Feminism 101: The Grammar and Rhetoric of “Not All Men”

I find this fantastic for the fact that I am both an English Major and a Feminist. I would encourage everyone to read this article, I really found it quite interesting and able to say what thoughts I haven’t been able to verbalize. (Note: It recently came to my attention that the link attached previously is no longer working and the post has been moved. To make sure I never again lose this beautiful piece of writing I am going to put the whole post below. The link should be updated now. 11/6/2016)


Feminism 101: The Grammar and Rhetoric of “Not All Men.” 

Derailing tactics abound. Using “not all men” is a cheap, and ultimately sexist, strategy. One of the most common experiences women have online is encountering “not all men” men – those who pop up any time a woman discusses an experience of sexism to remind her, with varying levels of ire, that “not all men” engage in the behavior she’s describing. Since Shafiqah Hudson’s iconic tweet about the “not all men” phenomenon in 2013, various articles and posts have been written about the issue. And yet it persists. Not because any of those articles failed (by that standard, this one certainly will too), but because the rhetorical strategy behind “not all men” is simply too useful for men to give up.

A Short Grammar Lesson

Anyone who has talked to me in depth about grammar – and the number of people that applies to might actually surprise you – knows that I am firmly in the descriptivist camp. When it comes to theorizing about grammar, two of the biggest theoretical frameworks are called prescriptivism and descriptivism.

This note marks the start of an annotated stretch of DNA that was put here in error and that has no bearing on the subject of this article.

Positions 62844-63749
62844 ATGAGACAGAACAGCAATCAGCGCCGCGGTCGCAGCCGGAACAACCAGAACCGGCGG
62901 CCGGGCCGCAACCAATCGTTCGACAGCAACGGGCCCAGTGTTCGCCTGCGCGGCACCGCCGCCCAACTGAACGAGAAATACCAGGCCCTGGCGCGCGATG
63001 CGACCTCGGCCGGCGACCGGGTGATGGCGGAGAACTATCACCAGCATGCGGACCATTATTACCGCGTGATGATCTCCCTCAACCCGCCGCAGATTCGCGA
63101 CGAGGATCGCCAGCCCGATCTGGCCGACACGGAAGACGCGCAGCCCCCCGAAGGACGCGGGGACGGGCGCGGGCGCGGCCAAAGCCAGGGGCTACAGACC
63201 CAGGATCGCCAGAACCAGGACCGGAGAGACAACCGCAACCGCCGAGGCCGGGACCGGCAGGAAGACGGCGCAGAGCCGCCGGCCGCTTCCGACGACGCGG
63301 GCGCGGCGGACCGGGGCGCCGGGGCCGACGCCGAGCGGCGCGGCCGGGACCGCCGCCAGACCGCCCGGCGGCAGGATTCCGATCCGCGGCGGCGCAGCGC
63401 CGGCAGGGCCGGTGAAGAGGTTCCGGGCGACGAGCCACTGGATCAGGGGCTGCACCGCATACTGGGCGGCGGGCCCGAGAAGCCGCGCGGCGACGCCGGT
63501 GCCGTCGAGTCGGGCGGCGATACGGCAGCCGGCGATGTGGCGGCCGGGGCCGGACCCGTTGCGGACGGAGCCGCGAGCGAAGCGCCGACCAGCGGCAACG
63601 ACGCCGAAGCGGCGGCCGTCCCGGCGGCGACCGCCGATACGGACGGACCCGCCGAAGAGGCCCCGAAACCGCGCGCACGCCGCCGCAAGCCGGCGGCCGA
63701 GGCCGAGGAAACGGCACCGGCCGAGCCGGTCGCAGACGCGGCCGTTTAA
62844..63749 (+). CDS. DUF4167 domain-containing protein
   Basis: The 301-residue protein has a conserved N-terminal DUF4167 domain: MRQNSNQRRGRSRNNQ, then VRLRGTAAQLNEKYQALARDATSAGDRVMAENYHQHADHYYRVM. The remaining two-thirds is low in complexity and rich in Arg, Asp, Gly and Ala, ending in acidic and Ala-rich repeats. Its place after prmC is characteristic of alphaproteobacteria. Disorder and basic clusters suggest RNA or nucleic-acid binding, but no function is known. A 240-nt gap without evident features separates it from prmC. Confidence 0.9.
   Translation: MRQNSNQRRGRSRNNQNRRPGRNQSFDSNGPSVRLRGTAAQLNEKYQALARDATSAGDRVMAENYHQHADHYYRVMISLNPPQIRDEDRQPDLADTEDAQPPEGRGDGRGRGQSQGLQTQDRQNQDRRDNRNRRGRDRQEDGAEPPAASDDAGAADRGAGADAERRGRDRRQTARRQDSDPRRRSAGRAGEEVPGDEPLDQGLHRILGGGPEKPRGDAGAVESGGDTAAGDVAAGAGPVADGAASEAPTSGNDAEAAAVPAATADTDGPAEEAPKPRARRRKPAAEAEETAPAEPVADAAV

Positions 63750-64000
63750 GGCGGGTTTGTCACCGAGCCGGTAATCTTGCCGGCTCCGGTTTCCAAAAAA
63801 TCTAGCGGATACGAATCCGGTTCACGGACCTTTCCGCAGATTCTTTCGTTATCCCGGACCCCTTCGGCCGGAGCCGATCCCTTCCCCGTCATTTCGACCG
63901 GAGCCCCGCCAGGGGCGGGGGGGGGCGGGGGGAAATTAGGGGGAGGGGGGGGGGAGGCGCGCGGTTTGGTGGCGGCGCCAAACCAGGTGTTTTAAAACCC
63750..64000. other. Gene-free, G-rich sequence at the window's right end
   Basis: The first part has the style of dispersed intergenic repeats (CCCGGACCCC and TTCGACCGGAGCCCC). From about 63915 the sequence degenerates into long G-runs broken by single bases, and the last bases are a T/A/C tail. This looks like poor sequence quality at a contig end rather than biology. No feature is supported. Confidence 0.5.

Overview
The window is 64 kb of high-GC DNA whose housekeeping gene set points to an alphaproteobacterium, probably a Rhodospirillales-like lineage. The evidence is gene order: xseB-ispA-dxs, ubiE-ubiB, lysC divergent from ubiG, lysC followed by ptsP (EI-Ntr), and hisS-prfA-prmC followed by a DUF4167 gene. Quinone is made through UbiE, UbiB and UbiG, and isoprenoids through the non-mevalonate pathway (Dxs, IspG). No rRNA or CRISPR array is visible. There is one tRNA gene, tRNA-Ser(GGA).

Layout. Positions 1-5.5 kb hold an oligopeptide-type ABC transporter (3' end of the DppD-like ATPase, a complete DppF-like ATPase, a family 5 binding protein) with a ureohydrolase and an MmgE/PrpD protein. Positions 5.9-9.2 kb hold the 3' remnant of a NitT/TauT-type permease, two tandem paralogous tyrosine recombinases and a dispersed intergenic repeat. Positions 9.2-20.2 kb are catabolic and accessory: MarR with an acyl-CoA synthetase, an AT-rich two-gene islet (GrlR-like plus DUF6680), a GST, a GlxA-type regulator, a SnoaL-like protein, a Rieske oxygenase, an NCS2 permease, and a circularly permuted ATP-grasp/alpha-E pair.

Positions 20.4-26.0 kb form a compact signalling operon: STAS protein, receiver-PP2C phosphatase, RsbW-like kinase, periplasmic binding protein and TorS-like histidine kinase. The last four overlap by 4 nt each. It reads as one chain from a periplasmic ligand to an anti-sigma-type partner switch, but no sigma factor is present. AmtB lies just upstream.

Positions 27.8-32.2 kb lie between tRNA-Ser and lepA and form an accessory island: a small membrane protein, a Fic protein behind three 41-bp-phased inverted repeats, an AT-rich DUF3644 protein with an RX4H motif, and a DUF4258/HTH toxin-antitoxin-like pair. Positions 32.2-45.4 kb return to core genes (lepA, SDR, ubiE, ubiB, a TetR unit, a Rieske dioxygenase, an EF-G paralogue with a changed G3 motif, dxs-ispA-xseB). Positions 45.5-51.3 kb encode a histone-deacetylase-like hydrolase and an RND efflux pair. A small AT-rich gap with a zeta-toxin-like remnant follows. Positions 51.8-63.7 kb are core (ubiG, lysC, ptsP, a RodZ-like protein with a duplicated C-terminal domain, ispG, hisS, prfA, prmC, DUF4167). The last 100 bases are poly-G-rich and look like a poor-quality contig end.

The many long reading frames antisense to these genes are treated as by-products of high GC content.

Prescriptivism is a theory that assumes there is a “right” way to use language and grammar, and that dialects, vernacular, slang, and other forms of language use that deviate from the chosen “right” rules and structures are therefore “wrong,” lesser, and of lower aesthetic value. Prescriptivism is where jokes about the grammar police come from.

Descriptivism, on the other hand, is a theoretical mindset that focuses on describing how language is actually used in practice by communities of speakers and writers. It applies no value judgment to the forms of speech that are used, but seeks to understand the internal rules that speakers develop, which govern language use and grammatical structures, and which often change.

While these two theoretical mindsets often inform and affect one another, simply described, prescriptivism talks about how language should be, and descriptivism talks about how it is.

I offer this short lesson in grammar to contextualize my discussion of the grammar of “not all men” men, because their approach often takes on a prescriptivist flair. Rather than accepting how language is used by people to discuss common problems, they enter a discussion to tell us how women should discuss them.

The Grammar of “Not All Men”

The most surefire way to draw in a “not all men” man is to simply use the word “men” in a discussion of sexism. As many people have noted, men don’t typically rush into conversations where men are being praised to remind the speaker that “not all men” are deserving of such positive commentary. To further understand the grammar of “not all men,” I’ll use a couple of examples of my own tweets.